What is Alaskapox, this rare virus which has just killed one person in the United States?

What is Alaskapox, this rare virus which has just killed one person in the United States?


This is the first death linked to this disease. At the end of January, an elderly man – whose age was not specified – died of “Alaskapox” in the state of Alaska, local health authorities announced. Hospitalized at the end of November, the man who was undergoing treatment for cancer is only the seventh person to contract this disease discovered in 2015, near Fairbanks (Alaska).

Alaskapox, also known as AKPV, is a member of the orthopoxvirus family, as is monkeypox. Although also transmissible through mammals, the WHO does not fear a global spread of Alaska smallpox as she fears for monkeypox.

The main symptoms include a rash, in the form of bumps or pustules, swollen lymph nodes, and joint or muscle pain. “Many patients with Alaskapox initially thought they had spider bite or insect,” Alaska health authorities said in a statement.

A disease transmitted to humans by animals

Until last November, the six people who had contracted this virus had mild illness that resolved on its own within a few weeks. This is not the case for the immunocompromised man who died at the end of January, who had more serious symptoms such as respiratory failure.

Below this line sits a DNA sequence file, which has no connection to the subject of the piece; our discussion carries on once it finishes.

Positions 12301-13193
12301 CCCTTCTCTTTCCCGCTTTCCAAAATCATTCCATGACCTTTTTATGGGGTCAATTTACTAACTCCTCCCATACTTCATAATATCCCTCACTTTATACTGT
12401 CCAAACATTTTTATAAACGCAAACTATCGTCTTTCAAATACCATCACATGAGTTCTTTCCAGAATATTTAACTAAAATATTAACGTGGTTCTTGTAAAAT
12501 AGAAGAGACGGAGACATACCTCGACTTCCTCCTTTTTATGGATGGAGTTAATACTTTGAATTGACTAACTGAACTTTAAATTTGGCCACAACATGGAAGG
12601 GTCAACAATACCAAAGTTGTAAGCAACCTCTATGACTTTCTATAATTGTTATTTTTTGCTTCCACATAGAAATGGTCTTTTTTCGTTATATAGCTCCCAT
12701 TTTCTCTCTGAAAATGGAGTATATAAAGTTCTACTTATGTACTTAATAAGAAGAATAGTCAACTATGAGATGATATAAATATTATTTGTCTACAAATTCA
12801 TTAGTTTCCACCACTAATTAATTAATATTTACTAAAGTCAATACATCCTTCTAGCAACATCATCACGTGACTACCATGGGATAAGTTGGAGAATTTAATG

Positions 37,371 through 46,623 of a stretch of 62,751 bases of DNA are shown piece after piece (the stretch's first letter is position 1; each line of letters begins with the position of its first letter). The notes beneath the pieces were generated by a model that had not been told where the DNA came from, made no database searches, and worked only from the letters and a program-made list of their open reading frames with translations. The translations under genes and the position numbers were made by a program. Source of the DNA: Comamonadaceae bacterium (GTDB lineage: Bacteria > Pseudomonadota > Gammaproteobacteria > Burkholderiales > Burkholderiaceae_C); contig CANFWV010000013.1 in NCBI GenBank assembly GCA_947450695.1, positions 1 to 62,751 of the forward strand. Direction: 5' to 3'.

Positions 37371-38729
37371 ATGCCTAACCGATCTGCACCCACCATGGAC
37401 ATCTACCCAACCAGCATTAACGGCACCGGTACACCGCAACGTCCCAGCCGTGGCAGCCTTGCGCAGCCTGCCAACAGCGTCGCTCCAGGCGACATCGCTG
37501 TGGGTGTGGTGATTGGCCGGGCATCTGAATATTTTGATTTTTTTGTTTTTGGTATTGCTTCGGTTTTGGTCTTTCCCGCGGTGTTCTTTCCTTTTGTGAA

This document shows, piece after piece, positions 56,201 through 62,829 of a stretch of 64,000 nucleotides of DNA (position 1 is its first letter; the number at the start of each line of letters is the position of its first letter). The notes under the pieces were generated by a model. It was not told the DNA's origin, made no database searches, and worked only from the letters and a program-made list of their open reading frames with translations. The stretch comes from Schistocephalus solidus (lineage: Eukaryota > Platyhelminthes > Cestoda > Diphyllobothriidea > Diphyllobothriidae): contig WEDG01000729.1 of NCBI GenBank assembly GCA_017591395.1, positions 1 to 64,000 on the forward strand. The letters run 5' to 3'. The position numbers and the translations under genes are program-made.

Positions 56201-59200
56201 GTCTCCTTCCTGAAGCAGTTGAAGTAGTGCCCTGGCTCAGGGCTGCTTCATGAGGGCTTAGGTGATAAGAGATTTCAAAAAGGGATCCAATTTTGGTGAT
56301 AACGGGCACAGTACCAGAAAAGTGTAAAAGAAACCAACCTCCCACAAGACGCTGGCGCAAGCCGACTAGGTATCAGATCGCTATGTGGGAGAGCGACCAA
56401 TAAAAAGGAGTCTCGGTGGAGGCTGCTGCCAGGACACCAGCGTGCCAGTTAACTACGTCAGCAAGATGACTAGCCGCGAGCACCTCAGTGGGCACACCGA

The deceased man “resided alone in a wooded area and reported no recent travel or close contact with recent travel, illness or similar injuries,” the health bulletin states. While the mode of transmission of this disease is still uncertain, researchers say it could be zoonotic, that is, an infectious disease transmitted to humans by animals or insects.

So far, the Alaska Public Health Services confirmed the presence of Alaskapox virus in two species: red-backed voles and shrews. In total, four species could be affected.

A cat responsible for transmitting the virus?

The man said he had recently taken care of a cat wandering around his home, but the feline tested negative for the virus. On the other hand, he “regularly hunted small mammals and frequently scratched the patient”, specifies the bulletin, suggesting that the cat had the virus on its claws when it scratched the man. The bulletin also reports a “notable” scratch near the armpits, where the first symptom was observed in the victim.

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No cases of transmission of the virus from humans have been documented by local authorities, but they recommend that people with skin lesions possibly caused by Alaskapox cover the affected area with a bandage. They also advise washing your hands well and not sharing clothes that could have touched the lesions.

Health officials also called on Alaskans to follow federal health precautions when around wildlife to reduce the risk of Alaskapox infections.



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